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Fingerprinting 2,3,7,8‐tetrachlorodibenzodioxin contamination within the lower Passaic River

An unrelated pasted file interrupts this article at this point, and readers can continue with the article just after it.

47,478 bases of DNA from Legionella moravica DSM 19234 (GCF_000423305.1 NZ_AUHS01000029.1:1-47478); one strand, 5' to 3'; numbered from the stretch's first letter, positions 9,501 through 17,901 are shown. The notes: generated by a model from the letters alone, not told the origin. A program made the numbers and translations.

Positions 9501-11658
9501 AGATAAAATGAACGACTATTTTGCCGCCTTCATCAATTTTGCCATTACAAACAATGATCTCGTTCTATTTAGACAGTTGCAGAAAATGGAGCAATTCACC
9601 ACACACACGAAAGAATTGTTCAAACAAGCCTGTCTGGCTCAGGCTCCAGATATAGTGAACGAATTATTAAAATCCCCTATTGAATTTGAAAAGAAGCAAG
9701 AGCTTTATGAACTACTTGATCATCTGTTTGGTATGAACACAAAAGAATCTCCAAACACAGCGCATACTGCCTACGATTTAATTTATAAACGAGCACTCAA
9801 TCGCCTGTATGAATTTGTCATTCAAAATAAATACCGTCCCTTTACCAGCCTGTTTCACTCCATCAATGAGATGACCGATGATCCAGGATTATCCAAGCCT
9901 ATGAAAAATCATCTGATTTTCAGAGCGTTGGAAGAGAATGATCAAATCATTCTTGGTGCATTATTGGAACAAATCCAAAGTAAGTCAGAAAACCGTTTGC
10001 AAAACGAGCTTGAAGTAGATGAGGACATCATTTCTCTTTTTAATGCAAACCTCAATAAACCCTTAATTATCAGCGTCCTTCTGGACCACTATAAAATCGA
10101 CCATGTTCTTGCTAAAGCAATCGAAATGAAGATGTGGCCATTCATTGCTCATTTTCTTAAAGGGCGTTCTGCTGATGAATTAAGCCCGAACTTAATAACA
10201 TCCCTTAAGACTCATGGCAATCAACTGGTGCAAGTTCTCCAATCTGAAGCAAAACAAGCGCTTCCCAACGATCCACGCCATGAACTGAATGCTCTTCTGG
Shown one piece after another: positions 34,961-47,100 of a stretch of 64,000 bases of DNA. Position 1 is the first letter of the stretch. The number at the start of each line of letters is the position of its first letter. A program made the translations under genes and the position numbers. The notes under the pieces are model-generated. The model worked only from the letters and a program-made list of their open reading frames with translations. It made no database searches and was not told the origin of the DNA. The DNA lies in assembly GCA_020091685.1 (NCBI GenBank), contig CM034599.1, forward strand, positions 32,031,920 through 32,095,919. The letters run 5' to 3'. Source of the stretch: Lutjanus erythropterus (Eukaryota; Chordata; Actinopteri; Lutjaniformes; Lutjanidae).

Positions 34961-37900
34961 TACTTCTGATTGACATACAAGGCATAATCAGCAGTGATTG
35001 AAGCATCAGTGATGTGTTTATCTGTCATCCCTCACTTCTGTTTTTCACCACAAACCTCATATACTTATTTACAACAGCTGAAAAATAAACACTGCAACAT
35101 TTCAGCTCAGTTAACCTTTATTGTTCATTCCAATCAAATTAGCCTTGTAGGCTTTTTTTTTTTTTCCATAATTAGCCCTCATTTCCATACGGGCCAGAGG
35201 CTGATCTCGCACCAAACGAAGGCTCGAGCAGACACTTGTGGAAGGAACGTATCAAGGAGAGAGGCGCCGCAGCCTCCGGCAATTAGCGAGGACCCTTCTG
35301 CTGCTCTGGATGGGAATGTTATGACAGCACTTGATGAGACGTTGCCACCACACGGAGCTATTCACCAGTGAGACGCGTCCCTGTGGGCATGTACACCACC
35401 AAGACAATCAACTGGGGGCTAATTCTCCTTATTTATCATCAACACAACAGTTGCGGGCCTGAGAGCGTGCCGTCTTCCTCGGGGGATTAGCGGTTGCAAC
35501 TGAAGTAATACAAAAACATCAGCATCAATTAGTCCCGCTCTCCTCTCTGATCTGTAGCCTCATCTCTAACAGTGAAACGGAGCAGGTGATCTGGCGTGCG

The lower Passaic river (LPR) is an operable unit of the diamond alkali superfund site at 80 and 120 Lister avenue (site) in Newark, New Jersey. Between 1948 and 1969 the diamond shamrock chemicals company and its predecessors manufactured chemicals such as pesticides and phenoxy herbicides, including 2,4,5‐trichlorophenol, which is a precursor to 2,4,5‐trichlorophenoxyacetic acid—one of the primary components used to make the military defoliant agent orange. A byproduct of this manufacturing process was 2,3,7,8‐tetrachlorodibenzodioxin (2,3,7,8‐tcdd), and the site is considered the dominant source of 2,3,7,8‐tcdd to the LPR and its environs. Several investigators have identified the ratio of 2,3,7,8‐TCDD to total tetrachlorodibenzodioxin as a fingerprint for the Site source. The present paper presents data that establish polychlorinated dibenzodioxin/polychlorinated dibenzofuran (collectively PCDD/F) congener and homolog fingerprints of soil and sump samples from the Site. It then compares those fingerprints to the PCDD/F congener and homolog patterns in LPR sediments. The similarity of the patterns in LPR sediments to the Site fingerprint indicates the Site is the dominant source of the 2,3,7,8‐TCDD in sediments within approximately the lower 14 miles of the LPR, excluding, for purposes of the present discussion, Newark Bay. In addition, PCDD/F congener data indicate that the ratio of 1,3,7,8‐tetrachlorodibenzodioxin to 2,3,7,8‐TCDD is another marker of the Site and corroborates the findings from the other fingerprints. This article is protected by copyright. All rights reserved

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